By Patricia Powers-Zermeño / ADOT Communications
I explain what I do by saying, “I talk trash.” I manage the ADOT Adopt a Highway Volunteer program, so I really do talk about trash all day long.
And there is a lot to talk about. Roadside litter is a problem all over the world. Departments of transportation, nonprofits and philanthropic groups spend hundreds of millions of dollars a year trying to prevent it, get rid of it, reuse it or recycle it.
In Arizona, more than 10,000 people help address this problem by participating in the ADOT Adopt a Highway volunteer program. When ADOT asks volunteers for comments about the program, we sometimes get a thank you for the opportunity to pick up roadside litter in remembrance of a loved one.
This is a story about one volunteer recognizing a loved one, and an ADOT employee whose love of serving the public is making the world a more beautiful place in Sonoita.
Recently, we received a letter from Nancy Skaggs in southern Arizona. She wrote to tell ADOT about what she referred to as the “privilege of cleaning Hwy 82 (State Route 82) between mile marker 34 and 35.” She explained this was a special place for her because it was where her 23-year-old son Courtney was killed by a driver who was unable to slow down.
Nancy said that when she and her husband Bob (shown at right) adopted the spot two years ago, they thought they would be picking up litter by themselves. But when the sign went up, people asked if they could clean up too.
The group has grown so much that now Nancy serves sweet rolls before they begin cleanups and Bob cooks up lunch when the work is done. In her letter, she says it is a pleasure to be a part of the program and that James “Jimmy” Lewis, an ADOT employee based in Nogales, is a big reason why. As a permit inspector, Jimmy was an ADOT contact for volunteers to notify when scheduling their cleanups.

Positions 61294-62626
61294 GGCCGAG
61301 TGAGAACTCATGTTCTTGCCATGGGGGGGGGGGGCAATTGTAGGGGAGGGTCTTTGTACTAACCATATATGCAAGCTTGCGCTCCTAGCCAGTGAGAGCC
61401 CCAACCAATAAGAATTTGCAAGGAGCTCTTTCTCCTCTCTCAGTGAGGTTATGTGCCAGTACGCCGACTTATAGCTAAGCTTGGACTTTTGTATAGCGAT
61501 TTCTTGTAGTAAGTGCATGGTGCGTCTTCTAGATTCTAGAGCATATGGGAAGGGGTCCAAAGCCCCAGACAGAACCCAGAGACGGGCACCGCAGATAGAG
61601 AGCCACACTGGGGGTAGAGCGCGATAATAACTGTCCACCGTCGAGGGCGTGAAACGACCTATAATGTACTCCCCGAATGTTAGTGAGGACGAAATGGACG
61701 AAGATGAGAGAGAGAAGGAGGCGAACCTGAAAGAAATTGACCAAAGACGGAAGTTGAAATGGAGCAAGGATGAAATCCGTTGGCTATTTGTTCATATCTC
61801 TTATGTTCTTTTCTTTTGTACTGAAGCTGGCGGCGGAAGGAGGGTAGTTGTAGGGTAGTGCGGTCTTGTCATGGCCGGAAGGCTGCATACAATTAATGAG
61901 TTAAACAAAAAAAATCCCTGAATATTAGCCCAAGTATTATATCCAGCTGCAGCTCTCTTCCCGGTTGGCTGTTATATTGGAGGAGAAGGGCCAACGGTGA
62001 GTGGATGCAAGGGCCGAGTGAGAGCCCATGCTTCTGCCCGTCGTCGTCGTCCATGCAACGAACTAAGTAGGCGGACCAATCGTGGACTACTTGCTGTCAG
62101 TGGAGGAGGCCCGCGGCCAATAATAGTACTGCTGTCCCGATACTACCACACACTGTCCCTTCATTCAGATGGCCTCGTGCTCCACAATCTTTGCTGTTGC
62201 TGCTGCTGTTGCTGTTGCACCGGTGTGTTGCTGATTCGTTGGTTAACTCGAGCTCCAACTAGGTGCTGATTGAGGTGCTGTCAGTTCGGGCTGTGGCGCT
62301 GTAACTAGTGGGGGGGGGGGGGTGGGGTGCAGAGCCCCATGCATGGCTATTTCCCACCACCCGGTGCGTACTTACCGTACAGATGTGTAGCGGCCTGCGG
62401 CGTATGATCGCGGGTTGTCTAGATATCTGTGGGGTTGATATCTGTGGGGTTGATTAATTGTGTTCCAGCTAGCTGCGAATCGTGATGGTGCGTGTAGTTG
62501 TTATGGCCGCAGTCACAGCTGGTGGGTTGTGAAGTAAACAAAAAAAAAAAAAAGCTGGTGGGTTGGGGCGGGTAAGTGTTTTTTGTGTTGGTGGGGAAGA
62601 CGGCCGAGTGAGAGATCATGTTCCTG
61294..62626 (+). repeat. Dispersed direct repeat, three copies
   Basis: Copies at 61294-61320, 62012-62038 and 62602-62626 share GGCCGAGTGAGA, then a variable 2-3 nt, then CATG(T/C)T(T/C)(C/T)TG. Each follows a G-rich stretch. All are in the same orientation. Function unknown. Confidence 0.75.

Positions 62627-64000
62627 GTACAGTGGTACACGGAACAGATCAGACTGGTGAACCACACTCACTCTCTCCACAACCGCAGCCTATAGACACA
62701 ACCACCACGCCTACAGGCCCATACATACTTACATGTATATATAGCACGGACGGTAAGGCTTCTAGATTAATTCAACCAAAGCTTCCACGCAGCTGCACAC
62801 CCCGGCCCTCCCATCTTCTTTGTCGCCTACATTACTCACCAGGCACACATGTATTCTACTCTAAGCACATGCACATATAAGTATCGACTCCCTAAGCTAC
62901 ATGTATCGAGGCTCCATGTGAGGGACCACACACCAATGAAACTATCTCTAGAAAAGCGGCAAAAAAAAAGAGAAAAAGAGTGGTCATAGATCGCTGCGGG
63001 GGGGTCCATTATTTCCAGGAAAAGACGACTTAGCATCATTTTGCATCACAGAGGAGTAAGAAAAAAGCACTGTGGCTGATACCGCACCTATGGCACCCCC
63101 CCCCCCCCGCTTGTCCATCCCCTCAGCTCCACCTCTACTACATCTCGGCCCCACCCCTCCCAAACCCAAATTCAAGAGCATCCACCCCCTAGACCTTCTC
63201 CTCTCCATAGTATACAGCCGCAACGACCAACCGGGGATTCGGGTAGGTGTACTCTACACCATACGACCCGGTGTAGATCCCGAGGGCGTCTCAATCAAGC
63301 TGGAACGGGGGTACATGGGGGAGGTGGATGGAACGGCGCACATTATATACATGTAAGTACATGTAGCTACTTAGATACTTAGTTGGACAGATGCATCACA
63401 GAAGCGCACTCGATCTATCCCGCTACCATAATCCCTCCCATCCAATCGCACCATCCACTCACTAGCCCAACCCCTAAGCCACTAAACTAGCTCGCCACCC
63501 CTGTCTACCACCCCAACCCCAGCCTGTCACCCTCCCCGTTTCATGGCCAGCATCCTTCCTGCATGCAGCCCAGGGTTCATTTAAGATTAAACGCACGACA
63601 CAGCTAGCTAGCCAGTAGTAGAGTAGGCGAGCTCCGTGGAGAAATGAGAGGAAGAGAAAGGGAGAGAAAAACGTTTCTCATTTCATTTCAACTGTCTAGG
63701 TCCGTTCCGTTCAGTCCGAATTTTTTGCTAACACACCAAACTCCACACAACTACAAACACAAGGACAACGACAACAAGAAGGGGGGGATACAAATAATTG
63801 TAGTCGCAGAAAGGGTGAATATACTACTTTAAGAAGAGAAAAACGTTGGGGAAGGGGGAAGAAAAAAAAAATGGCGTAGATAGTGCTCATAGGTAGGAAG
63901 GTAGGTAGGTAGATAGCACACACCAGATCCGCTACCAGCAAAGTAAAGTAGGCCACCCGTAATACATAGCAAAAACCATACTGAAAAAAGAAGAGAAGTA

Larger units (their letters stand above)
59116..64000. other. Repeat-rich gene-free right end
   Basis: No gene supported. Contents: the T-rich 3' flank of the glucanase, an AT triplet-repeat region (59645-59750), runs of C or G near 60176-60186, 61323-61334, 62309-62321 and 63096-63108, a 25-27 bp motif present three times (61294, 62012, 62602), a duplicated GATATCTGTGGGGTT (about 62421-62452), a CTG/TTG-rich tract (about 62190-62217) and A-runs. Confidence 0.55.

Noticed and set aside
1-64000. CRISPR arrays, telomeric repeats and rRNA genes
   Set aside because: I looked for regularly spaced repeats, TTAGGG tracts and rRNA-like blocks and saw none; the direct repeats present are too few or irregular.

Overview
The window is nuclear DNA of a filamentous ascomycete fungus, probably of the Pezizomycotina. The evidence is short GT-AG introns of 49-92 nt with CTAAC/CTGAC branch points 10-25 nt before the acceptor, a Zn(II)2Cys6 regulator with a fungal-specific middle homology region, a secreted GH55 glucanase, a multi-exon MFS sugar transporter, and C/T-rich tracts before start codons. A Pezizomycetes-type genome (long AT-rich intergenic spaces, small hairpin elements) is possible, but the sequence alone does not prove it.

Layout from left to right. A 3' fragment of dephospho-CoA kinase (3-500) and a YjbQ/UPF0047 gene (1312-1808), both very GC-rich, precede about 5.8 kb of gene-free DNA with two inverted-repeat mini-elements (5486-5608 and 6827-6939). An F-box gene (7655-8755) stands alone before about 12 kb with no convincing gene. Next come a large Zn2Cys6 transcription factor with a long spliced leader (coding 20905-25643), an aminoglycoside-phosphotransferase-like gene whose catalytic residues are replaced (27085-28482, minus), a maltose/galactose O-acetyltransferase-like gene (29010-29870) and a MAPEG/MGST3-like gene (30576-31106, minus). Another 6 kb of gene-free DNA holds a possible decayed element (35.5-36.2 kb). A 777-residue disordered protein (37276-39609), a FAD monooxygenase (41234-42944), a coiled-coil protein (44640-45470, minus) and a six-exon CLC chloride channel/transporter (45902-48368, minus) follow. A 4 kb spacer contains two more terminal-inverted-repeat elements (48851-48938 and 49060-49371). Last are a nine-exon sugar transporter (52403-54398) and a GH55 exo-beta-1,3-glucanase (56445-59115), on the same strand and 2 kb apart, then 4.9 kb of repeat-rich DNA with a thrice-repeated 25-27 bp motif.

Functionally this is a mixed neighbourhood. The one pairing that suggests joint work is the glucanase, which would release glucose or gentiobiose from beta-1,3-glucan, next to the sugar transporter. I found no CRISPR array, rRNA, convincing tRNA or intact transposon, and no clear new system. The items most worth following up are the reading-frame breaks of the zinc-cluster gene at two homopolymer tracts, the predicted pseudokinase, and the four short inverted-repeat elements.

PODCAST: Listen to the author describe her story:
Nancy has never met Jimmy (shown at right), but she praises him as being helpful with planning the events and pickups once the work is complete. She says he “always has the scoop on the weather ... and (road) conditions to expect.” She adds, “Thank you Jimmy for being so understanding when a mom cries when she talks of her son.”
Jimmy, who has been with ADOT for 11 years and now leads ADOT’s maintenance operation in Nogales, says the ADOT Adopt a Highway Volunteer program is especially impressive in rural Arizona. People start out with one or two in a group, and then it grows up to a dozen people including family and friends.
“These are good groups,” he says. Why does it work so well? “It’s about helping Arizona stay beautiful.”
In her letter, Nancy says that while it’s a hard job, her son was someone who would volunteer as well. “Thank you for the opportunity to make our area look clean and neat and to bring so many friends and relatives and neighbors together to remember Courtney,” she says.
When I tell Jimmy Lewis that in my years with ADOT Adopt a Highway I’ve never received a letter so filled with praise ‒ and that I agree with Nancy that he’s a special man ‒ he shakes his head no. “Mrs. Skaggs is a real special lady,” he says.
For more information about the ADOT Adopt a Highway Volunteer program, visit azdot.gov/adoptahighway